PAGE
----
quiltingkimmy

Weighted Quilts for Autism

Recommended Posts

I just made one for my grandson, a 3 year old.  We were trying that to see if it helped him stay in bed at night.  I googled for directions and then adjusted the method of making the quilt.

 

I layered the backing right side down, wool batting, a piece of not to be seen fabric on top and pinned them like I would for quilting.  Then I used 4 inch strips of different fabrics and sewed them down over the not to be seen fabric.  Sew one strip right side up by stitching down both sides (from selvege to selvege),  Then put the second strip on the edge of the first strip and stitch down, flip it over so the right side is up and place the third strip on to sew and flip.  Continue on until the right length.  This will form the channels for the beads.  I chose to stitch down the center of the strips from top to bottom to form open channels on the right and the left sides.  Then I put a tablespoon of plastic pellet beads in each channel and sewed another top to bottom line.  Added more beads and sewed the line.  Continue until one half is "beaded".  Then do the same for the second half of the quilt.  I did a second row of stitching completely around the edge of the quilt to make a 1/2 inch edge for easier binding.  Then bind it.

 

I made it about 42 x 54 as a 4 pound quilt.  My 7 year old grandson was here before I bound it and as he sat to watch TV I put it on him.  His first words were:  Oh, this feels good" and then asked for one for him.  The 3 year old added it to his pile of quilts/blankets that he has to sleep with and when he changed locations with all his quilts, the weighted one went right with him.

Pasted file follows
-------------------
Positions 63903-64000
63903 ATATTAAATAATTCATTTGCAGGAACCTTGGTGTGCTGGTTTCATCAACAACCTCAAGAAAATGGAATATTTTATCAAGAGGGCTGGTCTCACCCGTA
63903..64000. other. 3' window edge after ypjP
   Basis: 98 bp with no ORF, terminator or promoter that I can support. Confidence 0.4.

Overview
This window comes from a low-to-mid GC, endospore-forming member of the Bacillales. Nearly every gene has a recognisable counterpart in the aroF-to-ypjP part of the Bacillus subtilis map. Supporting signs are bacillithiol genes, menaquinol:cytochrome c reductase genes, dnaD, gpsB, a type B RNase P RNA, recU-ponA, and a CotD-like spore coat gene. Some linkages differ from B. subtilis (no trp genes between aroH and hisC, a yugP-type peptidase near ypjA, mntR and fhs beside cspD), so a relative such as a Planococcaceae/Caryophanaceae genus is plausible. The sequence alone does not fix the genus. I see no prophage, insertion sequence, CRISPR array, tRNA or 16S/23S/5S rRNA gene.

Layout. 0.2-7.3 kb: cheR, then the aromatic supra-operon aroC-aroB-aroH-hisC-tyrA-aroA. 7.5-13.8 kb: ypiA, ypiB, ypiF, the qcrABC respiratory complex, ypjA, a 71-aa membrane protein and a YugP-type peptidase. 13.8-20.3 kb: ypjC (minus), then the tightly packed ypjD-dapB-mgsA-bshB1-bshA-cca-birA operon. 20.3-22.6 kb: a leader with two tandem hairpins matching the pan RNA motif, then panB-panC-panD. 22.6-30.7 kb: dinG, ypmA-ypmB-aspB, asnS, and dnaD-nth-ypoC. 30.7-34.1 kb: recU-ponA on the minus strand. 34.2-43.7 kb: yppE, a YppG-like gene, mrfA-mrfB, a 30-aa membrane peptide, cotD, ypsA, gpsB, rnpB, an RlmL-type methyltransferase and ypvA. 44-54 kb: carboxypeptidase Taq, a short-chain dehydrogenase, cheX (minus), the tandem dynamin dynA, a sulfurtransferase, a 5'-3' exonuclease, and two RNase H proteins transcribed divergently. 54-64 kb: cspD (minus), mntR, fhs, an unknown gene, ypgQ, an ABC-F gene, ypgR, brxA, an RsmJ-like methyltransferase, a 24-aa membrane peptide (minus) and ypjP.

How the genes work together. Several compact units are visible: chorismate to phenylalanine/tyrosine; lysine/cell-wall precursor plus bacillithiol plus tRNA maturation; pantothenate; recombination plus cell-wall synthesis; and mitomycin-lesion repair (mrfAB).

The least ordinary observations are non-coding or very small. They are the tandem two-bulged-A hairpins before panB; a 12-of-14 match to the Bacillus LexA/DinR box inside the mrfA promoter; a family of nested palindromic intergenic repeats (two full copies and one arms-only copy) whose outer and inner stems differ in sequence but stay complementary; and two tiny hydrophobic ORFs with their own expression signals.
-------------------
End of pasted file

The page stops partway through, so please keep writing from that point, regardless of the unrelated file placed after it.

5F4695C433F08F453B8C5F9813B2BCC7.png

Share this post


Link to post
Share on other sites

Wow! It is so great to see such understanding and concern for those special people with Autism. I taught quite a few kids with autism in my 22 years of teaching. Autistic students were always challenging but also fascinating. Their personalities are all so different and it is like a complicated puzzle to figure out how to help each one connect to the world better.


Jennifer Bernard

My quilted jackets are on a competition journey around the country

gathering pretty ribbons (sometimes)!

Quilting with my Millennium and playing with my Quiltazoid!

Share this post


Link to post
Share on other sites

The size depends on the size of the child.  My GGD is not 2yr old yet and I made hers about a year ago.  Hers is just large enough to reach from her neck down to just below her feet.  I will need to make her a new one within the next yr.


DixieQ

Share this post


Link to post
Share on other sites

I made mine similar to a website someone posted on facebook for my daughter, then I changed it so it was less messing around with the bulk.  It would be interesting to make one with long sectioned bead pockets to slide into the channels, then you could replace with different weighted slide in bags.


5F4695C433F08F453B8C5F9813B2BCC7.png

Share this post


Link to post
Share on other sites

I noticed this thread on Weighted Quilts for Autism.  I'd like to make a weighted quilt as a charity quilt to take to Childrens Hospital to see if they would be interested in receiving a few of these for children who might benefit from this.  My concern is the little pebbles that are used as weights could be a choking hazard if the quilt ever opened up or just shredded due to constant use.   Has anyone found something different that could be used as weights that wouldn't be a choking hazard if the quilt opened up and it got out?


Millenium

Share this post


Link to post
Share on other sites